What is Bipolar disorder? Bipolar disorder is a treatable brain condition characterized by extreme and sometimes sudden shifts in mood, energy, thoughts, behavior, and the ability to carry out everyday tasks. These shifts in mood, called “mood episodes”, often produce intense emotional states, which can range from mania (highs) to deep depression (lows). Sometimes a mixed state can occur, where an individual may experience both mania and depression simultaneously. The mood swings of bipolar disorder are distinct from ordinary mood swings in their length, intensity, and the degree to which they may interfere with one’s life. The mood episodes of bipolar disorder may last a few hours, days, weeks, or even months.
Did you know that about six million adult Americans have bipolar disorder? Bipolar disorder is common – it occurs in all races, ethnic groups, social classes, and develops in equal numbers among men and women. While the disorder can appear at any age, typical onset begins in late adolescence (or one’s late teenage years), with a median onset age of 25 years old. A male’s onset typically begins with a manic episode, whereas a female’s begins with a depressive episode.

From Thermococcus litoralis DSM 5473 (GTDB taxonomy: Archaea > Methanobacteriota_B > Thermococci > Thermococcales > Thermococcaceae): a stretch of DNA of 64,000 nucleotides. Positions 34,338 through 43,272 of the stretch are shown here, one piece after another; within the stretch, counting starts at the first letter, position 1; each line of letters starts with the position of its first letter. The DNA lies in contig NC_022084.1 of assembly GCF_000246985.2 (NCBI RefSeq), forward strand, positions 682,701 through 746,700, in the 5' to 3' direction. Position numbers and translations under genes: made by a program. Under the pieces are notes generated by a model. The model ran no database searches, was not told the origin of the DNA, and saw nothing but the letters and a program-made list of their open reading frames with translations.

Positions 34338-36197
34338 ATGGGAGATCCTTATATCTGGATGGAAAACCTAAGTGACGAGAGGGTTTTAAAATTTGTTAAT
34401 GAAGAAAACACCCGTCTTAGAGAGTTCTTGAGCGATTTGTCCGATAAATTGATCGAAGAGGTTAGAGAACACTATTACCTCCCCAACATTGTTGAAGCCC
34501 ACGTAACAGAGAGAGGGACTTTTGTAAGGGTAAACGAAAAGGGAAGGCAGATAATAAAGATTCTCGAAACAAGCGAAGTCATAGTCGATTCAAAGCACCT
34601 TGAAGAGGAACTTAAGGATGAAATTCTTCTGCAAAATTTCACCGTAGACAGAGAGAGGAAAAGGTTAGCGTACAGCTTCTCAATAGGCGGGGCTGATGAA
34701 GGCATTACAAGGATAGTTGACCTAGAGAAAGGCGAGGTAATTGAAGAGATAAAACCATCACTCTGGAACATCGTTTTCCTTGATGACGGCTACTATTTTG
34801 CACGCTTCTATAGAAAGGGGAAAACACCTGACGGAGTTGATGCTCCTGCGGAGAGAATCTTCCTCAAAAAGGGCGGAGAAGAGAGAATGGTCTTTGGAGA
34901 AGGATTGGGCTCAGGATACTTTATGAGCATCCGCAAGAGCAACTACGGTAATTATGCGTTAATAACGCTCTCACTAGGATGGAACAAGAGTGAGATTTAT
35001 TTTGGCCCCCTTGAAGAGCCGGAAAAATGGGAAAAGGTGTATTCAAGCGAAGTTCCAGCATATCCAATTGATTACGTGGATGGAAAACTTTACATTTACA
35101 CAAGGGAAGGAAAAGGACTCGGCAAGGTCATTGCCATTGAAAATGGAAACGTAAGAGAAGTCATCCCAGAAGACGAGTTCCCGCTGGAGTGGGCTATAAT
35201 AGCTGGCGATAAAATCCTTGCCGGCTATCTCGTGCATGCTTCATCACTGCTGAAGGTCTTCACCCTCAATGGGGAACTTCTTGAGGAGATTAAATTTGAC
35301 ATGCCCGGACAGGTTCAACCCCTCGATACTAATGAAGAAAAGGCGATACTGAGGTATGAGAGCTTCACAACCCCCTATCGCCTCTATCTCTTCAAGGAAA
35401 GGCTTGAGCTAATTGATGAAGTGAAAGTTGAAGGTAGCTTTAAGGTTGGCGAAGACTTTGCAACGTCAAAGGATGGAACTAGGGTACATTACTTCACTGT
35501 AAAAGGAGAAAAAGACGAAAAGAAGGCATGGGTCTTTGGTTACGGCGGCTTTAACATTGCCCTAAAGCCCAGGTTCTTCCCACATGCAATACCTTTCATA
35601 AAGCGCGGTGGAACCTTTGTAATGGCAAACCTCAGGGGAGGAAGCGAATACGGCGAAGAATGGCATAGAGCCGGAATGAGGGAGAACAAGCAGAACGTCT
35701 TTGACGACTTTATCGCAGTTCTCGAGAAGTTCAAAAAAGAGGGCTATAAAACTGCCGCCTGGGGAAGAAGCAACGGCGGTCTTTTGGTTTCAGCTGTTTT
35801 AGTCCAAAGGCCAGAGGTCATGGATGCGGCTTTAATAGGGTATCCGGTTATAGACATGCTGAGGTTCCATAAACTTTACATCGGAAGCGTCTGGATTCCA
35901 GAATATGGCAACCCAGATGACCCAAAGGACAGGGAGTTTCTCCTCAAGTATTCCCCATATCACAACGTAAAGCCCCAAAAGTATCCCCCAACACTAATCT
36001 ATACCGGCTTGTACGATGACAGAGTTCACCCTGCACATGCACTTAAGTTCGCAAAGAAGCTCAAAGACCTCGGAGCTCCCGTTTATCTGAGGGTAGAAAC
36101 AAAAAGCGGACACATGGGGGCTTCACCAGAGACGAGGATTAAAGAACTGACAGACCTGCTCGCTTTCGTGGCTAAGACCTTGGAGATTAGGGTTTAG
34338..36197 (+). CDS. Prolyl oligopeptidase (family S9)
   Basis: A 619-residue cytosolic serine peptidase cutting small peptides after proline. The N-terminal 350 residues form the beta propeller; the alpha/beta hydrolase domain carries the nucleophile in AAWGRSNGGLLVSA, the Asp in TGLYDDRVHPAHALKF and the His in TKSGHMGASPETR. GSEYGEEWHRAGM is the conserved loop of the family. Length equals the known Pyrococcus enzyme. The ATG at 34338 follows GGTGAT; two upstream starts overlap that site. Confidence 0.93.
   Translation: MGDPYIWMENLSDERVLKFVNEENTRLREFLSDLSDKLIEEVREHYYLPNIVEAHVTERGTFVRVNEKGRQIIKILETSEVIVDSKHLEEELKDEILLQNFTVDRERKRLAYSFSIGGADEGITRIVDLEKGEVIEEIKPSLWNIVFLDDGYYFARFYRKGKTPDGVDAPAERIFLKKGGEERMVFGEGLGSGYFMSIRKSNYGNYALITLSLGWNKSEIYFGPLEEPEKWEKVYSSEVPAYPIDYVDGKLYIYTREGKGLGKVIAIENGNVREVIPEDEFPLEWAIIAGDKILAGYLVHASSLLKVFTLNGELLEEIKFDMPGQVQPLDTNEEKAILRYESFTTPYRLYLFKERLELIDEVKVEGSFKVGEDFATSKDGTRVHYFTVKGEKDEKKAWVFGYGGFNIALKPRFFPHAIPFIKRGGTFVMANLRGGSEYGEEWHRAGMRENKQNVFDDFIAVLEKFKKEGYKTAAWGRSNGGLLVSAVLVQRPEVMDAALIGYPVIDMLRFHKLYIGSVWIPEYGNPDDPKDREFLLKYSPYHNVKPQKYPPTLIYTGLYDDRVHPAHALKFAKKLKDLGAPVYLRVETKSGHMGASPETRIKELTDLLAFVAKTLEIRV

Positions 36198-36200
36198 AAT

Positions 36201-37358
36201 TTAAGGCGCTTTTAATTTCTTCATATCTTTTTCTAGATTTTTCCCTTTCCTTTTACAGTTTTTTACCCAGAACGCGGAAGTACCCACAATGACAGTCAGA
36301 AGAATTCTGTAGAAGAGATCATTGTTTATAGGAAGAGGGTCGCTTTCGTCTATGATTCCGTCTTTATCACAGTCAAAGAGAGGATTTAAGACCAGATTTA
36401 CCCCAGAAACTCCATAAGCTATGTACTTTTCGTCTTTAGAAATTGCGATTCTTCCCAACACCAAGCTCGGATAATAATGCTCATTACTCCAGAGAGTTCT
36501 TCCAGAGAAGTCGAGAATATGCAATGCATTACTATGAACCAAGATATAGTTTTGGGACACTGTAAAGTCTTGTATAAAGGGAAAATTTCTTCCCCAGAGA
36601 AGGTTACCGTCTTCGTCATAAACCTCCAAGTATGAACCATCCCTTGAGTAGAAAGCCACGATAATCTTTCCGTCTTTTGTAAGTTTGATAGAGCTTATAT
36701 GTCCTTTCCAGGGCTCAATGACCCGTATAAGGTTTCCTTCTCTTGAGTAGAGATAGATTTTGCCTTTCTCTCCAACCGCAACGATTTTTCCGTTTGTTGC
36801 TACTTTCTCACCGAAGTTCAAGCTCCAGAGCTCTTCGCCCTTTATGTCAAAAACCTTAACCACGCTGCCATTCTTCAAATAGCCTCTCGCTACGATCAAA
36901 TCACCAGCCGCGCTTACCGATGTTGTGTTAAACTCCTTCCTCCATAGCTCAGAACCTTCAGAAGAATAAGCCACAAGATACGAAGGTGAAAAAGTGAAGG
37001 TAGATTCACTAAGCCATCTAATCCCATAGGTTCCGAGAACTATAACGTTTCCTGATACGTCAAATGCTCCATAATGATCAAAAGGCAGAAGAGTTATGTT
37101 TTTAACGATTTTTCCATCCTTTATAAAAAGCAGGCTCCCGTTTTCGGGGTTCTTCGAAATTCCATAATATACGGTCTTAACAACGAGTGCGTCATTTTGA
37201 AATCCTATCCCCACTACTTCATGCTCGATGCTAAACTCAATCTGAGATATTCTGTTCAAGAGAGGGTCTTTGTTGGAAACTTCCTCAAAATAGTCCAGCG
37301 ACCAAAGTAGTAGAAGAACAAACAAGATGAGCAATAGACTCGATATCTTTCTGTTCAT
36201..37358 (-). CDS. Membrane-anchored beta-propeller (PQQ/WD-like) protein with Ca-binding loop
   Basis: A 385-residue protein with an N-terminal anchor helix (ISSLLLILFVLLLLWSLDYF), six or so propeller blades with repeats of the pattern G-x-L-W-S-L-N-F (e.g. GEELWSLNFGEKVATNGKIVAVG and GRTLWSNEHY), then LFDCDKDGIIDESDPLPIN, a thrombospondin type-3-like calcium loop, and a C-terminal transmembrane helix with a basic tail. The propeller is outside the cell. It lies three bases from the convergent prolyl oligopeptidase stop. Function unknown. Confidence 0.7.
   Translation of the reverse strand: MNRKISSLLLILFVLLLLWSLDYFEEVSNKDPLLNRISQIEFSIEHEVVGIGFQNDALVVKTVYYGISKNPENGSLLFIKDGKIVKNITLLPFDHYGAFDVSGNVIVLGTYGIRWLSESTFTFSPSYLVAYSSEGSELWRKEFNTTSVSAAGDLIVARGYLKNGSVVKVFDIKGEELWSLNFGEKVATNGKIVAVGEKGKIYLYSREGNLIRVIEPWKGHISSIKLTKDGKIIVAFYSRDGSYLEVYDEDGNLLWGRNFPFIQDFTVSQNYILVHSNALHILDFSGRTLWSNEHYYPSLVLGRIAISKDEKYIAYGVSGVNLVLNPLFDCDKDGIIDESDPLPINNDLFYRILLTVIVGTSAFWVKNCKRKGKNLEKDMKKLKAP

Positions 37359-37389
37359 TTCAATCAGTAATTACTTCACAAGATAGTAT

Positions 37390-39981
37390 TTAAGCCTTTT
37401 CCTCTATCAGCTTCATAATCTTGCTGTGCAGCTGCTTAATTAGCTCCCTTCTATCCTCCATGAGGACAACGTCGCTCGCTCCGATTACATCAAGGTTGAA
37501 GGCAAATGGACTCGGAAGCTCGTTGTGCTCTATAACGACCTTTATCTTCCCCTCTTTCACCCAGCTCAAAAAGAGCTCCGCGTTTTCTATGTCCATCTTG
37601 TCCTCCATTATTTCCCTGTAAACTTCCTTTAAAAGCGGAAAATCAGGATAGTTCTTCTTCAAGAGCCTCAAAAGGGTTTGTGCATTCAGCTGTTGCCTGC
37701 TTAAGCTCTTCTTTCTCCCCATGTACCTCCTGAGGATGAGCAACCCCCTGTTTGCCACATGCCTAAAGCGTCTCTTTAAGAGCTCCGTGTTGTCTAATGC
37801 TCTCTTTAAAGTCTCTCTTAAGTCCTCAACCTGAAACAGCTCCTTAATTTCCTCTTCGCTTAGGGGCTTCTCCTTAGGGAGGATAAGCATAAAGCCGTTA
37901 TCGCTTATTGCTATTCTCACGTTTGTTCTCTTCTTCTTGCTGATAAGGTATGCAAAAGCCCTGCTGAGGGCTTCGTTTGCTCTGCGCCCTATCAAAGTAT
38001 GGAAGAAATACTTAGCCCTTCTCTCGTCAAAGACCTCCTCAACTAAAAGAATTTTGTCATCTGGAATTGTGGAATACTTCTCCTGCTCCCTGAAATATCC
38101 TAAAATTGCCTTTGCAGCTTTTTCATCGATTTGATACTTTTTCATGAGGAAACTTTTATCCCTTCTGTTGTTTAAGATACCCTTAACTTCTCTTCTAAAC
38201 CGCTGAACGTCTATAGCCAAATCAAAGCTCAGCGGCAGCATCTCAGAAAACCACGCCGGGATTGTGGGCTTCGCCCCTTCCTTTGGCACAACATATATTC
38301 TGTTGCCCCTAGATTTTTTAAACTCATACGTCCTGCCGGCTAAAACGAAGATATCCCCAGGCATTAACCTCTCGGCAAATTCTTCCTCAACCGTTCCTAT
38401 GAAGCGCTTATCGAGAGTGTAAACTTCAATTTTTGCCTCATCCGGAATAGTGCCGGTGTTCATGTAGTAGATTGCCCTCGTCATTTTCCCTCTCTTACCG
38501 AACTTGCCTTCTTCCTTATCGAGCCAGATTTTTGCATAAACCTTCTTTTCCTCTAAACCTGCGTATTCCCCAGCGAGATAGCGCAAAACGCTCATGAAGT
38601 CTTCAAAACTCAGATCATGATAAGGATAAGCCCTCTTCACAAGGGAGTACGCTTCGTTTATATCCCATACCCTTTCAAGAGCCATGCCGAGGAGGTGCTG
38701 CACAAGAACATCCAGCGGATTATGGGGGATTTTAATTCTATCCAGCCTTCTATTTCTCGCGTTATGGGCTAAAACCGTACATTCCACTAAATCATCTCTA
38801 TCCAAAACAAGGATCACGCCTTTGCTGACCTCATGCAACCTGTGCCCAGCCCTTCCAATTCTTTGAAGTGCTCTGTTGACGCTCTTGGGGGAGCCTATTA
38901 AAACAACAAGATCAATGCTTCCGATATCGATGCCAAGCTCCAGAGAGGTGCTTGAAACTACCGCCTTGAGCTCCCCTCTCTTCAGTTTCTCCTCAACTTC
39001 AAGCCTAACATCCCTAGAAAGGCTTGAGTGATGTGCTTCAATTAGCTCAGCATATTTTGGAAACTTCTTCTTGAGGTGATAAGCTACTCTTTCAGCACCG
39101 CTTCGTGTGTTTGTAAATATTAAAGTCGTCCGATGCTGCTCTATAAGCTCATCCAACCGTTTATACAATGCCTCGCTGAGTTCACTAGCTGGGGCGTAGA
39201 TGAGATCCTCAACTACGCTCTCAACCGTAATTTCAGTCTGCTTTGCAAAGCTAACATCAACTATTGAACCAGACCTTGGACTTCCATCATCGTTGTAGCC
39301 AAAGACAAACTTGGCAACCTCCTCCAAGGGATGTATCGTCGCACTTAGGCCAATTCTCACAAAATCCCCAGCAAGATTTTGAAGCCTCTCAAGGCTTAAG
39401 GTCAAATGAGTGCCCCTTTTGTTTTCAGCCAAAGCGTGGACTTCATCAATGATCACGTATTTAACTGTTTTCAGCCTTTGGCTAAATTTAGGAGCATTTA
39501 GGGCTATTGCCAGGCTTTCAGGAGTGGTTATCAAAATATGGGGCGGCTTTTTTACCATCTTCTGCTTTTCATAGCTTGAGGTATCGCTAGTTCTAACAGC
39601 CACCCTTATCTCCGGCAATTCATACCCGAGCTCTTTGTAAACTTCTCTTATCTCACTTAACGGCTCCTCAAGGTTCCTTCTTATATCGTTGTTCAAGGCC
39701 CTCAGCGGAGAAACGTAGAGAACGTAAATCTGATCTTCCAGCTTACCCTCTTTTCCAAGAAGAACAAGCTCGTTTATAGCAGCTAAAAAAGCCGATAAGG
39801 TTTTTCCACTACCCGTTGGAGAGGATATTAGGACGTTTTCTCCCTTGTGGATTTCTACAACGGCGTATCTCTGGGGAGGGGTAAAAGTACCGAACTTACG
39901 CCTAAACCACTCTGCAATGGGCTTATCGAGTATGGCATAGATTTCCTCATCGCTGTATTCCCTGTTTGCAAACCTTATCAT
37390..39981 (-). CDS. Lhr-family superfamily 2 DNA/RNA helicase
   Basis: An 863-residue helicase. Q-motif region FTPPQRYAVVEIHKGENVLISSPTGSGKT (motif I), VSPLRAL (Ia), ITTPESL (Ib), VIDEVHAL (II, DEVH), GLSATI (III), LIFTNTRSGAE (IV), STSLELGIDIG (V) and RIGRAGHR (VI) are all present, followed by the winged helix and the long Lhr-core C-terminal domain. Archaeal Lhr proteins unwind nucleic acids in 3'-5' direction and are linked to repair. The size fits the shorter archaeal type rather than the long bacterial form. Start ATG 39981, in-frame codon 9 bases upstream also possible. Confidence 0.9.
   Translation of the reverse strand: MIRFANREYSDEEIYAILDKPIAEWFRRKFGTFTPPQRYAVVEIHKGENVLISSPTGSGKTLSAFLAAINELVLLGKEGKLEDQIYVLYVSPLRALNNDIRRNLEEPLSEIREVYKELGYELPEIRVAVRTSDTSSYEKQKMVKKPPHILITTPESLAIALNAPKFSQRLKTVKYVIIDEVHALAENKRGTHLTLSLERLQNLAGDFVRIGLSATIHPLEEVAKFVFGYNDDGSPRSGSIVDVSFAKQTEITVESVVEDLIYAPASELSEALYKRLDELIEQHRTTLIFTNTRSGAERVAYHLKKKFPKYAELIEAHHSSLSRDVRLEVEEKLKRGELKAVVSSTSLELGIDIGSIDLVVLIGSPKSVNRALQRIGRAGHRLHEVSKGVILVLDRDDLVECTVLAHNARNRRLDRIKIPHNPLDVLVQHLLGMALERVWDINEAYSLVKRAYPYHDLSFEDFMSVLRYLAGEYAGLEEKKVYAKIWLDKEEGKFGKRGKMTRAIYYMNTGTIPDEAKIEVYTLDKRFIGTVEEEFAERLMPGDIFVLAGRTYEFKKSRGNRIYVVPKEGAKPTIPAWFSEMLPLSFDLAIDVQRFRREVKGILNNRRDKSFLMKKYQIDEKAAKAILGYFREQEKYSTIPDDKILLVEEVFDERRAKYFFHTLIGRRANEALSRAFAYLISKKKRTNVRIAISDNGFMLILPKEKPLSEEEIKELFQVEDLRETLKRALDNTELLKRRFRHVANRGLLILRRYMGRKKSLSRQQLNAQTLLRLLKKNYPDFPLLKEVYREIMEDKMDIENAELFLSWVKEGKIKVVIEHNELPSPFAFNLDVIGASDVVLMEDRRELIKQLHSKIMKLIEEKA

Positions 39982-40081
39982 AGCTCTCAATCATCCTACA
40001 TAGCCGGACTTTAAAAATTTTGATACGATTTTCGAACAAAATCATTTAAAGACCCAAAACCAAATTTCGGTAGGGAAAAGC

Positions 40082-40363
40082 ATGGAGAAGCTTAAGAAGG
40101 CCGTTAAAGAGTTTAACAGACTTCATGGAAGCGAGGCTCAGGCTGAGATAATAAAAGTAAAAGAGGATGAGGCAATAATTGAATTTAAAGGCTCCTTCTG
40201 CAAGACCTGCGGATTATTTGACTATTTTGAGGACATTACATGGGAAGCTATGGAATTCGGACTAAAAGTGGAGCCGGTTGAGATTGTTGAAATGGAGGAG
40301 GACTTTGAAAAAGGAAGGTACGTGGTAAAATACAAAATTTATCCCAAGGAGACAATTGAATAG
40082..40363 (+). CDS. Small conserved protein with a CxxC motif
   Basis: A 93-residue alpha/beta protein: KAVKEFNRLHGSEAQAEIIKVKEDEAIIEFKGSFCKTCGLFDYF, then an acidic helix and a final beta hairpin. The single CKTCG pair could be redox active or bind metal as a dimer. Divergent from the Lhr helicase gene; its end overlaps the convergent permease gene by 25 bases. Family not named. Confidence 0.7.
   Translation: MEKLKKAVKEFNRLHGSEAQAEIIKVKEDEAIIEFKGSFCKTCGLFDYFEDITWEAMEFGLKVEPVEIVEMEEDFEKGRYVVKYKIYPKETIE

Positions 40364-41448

Bipolar disorder is not caused by some personal flaw or weakness. The precise cause of bipolar disorder is unknown, but most scientists agree that multiple factors are likely involved in the onset of symptoms. While the disorder can appear at any age, onset can begin in late adolescence (or one’s late teenage years) with a median onset age of 25 years old.
Symptoms of mania or a manic episode include:
• A long period of feeling “high,” or an overly happy or outgoing mood
• Extremely irritable mood, agitation, feeling “jumpy” or “wired”
• Talking very fast, jumping from one idea to another, having racing thoughts
• Being easily distracted
• Increasing goal-directed activities, such as taking on new projects
• Being restless
• Sleeping little
• Having an unrealistic belief in one’s abilities
• Behaving impulsively and taking part in a lot of pleasurable, high-risk behaviors, such as spending sprees, impulsive sex, and imprudent business investments
Symptoms of depression or a depressive episode include:
• A long period of feeling worried or empty
• Loss of interest in activities once enjoyed, including sex
• Feeling tired or “slowed down”
• Having problems concentrating, remembering, and making decisions
• Being restless or irritable